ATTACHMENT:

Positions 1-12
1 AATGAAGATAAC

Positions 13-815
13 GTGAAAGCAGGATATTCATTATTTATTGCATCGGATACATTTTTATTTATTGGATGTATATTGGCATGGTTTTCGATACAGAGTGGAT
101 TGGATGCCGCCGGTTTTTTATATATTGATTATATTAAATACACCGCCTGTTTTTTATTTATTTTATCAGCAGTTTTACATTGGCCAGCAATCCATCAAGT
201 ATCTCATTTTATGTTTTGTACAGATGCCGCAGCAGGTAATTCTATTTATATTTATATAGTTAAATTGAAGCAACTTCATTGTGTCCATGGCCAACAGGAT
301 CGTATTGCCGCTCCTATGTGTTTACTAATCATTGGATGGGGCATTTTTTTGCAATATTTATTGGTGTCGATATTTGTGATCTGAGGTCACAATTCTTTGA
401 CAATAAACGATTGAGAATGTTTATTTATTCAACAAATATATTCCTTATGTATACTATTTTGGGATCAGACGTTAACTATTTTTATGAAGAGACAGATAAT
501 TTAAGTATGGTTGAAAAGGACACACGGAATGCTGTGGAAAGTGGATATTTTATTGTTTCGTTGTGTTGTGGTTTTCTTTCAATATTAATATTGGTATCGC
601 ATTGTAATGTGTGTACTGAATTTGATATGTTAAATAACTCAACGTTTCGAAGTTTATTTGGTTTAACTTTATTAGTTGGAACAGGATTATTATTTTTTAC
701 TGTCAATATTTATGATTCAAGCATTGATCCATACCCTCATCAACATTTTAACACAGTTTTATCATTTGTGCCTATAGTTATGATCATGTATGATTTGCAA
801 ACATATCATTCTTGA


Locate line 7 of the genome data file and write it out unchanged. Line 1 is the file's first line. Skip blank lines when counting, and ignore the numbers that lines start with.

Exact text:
301 CGTATTGCCGCTCCTATGTGTTTACTAATCATTGGATGGGGCATTTTTTTGCAATATTTATTGGTGTCGATATTTGTGATCTGAGGTCACAATTCTTTGA